52 of 54 people found the following review helpful
Get me on Flight number 505,
This review is from: Aftermath (Audio CD)
Just to clarify one thing first. Below is the order of tracks on the original UK vinyl release. It was changed for US release with four tracks being dropped and "Paint it Black" being included. When the first CD release was made in the UK, Decca chose the US track selection rather than the UK selection. However with the release of several of the albums in digipak format in the UK in 2002, "Aftermath" (thankfully and at long last) reverted to the original fourteen tracks.
Mother's Little Helper
Under my thumb
Doncha bother me
High and Dry
Out of Time
It's not easy
I am waiting
Take it or leave it
What to do
Not content with releasing a totally self-penned album, whereas previously only the odd few Jagger/Richard tracks had come out (and most of these on singles), the original and now restored, release of "Aftermath" contained fourteen tracks, one in excess of eleven minutes in length and with the total album lasting for longer than 53 minutes. All of this was revolutionary for a pop industry used to getting away with albums not much longer than thirty minutes.
So what were/are these tracks like? The first thing to say is that there's no trace of the Diddley and Berry sounds the lads had grown up with. Nor is there any real evidence of the Chicago blues they loved. There is some blues but it's not so easy to trace. "High and Dry" relates more to songs like "San Francisco Bay Blues" originally from Jesse Fuller but made popular by Ramblin' Jack Elliott. Ramblin' Jack was popular with the folk cum arty crowd in London with whom both Jagger and Richard had had some relationship (and not always amicable according to Keef's book). The old-timey sound of this track was utterly unlike anything the Stones had done before. Another blues track, "Goin' Home" is at once both more and less conventional in terms of blues. More, in that it uses recognised blues patterns. Less in that it strings all these together in one very long instrumental. The idea, and indeed, ambition, was good but the execution didn't quite match it - perhaps this idea might have been worth revisiting when Mick Taylor was on board.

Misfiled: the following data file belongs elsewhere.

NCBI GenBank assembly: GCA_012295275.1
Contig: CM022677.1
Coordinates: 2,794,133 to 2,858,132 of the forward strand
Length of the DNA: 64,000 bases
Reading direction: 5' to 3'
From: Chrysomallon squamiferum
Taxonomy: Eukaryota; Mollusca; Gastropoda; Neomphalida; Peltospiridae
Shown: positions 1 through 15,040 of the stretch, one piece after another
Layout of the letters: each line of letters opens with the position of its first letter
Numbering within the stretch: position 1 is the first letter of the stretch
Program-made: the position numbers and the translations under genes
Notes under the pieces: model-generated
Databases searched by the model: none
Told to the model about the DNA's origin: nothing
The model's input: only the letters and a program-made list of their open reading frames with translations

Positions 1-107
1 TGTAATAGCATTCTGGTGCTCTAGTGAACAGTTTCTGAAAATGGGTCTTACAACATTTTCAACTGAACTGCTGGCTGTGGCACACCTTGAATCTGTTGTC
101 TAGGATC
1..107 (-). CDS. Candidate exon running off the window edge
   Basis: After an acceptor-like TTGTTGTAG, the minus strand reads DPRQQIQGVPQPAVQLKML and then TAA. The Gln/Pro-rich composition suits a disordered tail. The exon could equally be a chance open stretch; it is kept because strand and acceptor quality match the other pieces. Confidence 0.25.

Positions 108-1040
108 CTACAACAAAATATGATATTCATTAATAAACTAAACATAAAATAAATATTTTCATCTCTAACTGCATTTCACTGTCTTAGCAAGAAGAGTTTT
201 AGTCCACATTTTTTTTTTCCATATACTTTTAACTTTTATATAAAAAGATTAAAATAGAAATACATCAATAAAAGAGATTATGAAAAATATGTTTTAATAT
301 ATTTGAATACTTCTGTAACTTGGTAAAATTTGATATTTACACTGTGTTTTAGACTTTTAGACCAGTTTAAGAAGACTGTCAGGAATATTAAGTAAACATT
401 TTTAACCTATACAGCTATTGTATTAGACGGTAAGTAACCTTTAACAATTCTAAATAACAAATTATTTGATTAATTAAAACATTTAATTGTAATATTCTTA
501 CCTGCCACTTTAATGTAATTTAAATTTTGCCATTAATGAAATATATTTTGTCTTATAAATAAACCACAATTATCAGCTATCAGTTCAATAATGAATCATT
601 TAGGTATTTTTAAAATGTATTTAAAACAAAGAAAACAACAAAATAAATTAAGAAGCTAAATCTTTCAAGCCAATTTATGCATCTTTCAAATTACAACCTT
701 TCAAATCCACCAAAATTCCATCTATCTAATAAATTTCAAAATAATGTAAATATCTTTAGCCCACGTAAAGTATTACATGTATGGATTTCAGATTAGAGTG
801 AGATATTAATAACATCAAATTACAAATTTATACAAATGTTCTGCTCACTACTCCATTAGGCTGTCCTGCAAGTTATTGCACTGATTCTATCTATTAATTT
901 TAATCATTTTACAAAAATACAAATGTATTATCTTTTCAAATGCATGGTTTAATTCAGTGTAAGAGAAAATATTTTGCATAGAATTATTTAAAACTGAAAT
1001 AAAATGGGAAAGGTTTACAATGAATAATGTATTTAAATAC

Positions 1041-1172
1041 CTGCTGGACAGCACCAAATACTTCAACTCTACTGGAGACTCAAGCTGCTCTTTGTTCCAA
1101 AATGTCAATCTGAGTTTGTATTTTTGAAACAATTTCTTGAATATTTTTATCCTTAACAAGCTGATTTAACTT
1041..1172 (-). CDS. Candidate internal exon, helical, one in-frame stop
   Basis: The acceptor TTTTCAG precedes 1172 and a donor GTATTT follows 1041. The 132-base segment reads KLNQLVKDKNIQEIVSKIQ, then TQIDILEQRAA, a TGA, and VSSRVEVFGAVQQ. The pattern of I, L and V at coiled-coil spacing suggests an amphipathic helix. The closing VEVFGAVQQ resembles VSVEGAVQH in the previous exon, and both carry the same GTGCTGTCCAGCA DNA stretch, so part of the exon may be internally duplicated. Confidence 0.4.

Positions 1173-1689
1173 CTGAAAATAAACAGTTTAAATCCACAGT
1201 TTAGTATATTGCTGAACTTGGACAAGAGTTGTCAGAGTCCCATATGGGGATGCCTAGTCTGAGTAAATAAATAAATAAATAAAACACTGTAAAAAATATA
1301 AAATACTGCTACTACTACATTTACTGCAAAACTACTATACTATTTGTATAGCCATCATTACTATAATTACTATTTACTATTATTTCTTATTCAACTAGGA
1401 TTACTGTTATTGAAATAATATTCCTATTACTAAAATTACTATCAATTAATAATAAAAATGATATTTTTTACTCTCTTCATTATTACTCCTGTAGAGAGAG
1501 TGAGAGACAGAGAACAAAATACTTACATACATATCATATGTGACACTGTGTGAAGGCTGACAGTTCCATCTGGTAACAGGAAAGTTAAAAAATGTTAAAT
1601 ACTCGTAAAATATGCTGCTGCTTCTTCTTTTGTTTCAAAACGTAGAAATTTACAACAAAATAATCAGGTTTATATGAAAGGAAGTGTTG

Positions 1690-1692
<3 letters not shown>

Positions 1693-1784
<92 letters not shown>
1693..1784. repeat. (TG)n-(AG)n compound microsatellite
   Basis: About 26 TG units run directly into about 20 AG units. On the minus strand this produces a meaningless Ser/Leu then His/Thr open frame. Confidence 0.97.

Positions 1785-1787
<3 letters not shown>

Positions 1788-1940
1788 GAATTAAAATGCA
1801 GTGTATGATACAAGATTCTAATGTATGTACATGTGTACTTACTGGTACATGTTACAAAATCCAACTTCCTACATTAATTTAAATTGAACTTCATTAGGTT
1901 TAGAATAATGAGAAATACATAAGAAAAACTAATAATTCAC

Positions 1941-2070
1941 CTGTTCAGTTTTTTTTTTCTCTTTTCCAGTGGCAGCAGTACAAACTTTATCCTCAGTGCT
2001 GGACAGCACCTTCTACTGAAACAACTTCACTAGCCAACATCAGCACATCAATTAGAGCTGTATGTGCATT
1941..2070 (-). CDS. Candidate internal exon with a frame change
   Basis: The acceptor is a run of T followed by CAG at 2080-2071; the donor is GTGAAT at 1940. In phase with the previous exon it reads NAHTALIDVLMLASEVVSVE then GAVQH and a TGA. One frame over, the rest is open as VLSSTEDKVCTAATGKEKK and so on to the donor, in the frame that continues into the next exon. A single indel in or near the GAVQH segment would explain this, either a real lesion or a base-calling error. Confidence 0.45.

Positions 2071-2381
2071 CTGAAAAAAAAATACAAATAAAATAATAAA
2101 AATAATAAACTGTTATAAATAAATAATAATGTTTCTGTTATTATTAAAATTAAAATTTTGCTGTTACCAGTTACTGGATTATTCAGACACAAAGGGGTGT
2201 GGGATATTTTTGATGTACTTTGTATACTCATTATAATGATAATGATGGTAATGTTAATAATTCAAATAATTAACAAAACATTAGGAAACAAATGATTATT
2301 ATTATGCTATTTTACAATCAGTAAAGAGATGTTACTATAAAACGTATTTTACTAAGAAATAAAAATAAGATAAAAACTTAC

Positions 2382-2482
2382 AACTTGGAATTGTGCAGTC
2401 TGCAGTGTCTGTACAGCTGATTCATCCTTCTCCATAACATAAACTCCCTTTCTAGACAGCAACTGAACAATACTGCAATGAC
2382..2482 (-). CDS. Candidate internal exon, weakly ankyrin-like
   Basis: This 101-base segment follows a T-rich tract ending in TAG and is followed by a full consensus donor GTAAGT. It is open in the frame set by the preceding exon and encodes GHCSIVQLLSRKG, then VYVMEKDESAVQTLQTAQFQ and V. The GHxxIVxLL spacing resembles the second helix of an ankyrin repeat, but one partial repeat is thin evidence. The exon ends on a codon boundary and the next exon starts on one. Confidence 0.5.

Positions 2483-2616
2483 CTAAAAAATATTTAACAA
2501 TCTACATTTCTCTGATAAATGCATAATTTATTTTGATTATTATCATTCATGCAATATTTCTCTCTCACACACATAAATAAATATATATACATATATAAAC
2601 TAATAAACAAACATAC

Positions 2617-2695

The other songs are mixed and colourful: "Lady Jane" is a baroque cum historic number reminiscent of the Stones penned, Marianne Faithfull number, "As Tears go by"; "Think" and "Out of time" are melodramatic numbers written for Chris Farlowe, a London based white soul singer; "Take it or leave it" is light and poppy and formed a pretty good single for the Searchers; "Mother's little helper" is social comment - something the Stones hadn't concerned themselves with up to now; "Stupid Girl" has, perhaps, unfortunate words but is still a very neat little rocker; "Under my thumb" could well be bracketed with "Stupid Girl" but it has a light almost jazzy feel; and "I am Waiting" is one with an air of mystery.
Not only the songs but the instrumentation was new on this album. The story is of Brian Jones being let loose in a music shop. Certainly there's an argument that this was Jones' greatest hour - he features on more instruments than you can imagine - if there are some unusual sounds on a song then they most likely came from something played by Brian. But these sounds aren't gratuitous - they work.
There are a few throwaway songs here (mainly on the old vinyl side two) but every track has some attractions and a few are real standouts. When I first heard the album, back in those days, I was turned, overnight from a blues snob to someone who was interested in lots more forms of music (and whose next step was to go out and buy Dylan albums). It is still that good? Most definitely. To it's the first of the Rolling Stones classic albums.
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Showing 1-2 of 2 posts in this discussion
Initial post: 5 Mar 2012 19:38:24 GMT
Tommy C. says:
I was the first one to own this album in the United States, your stats on the the top 20 are based on sales, this should be in the top 5 of all there albums, the first with all original material, a beautiful flight attendant brought it back from London to me the day after it came out in April 1966, after I read that it was being released, she asked me if I wanted anything from England that weekend' I told the Rolling Stones / Aftermath, how cool was that!
In reply to an earlier post on 5 Mar 2012 22:40:44 GMT
Dangerous Dave says:
....and she was on Flight Number 505! Seriously you did very well to pick up the UK version of the album. I always used to get annoyed that this one never used to get listed in critic's "best Stones' albums" list but I think (hope) that situation is improving.
And yeah, that was cool.
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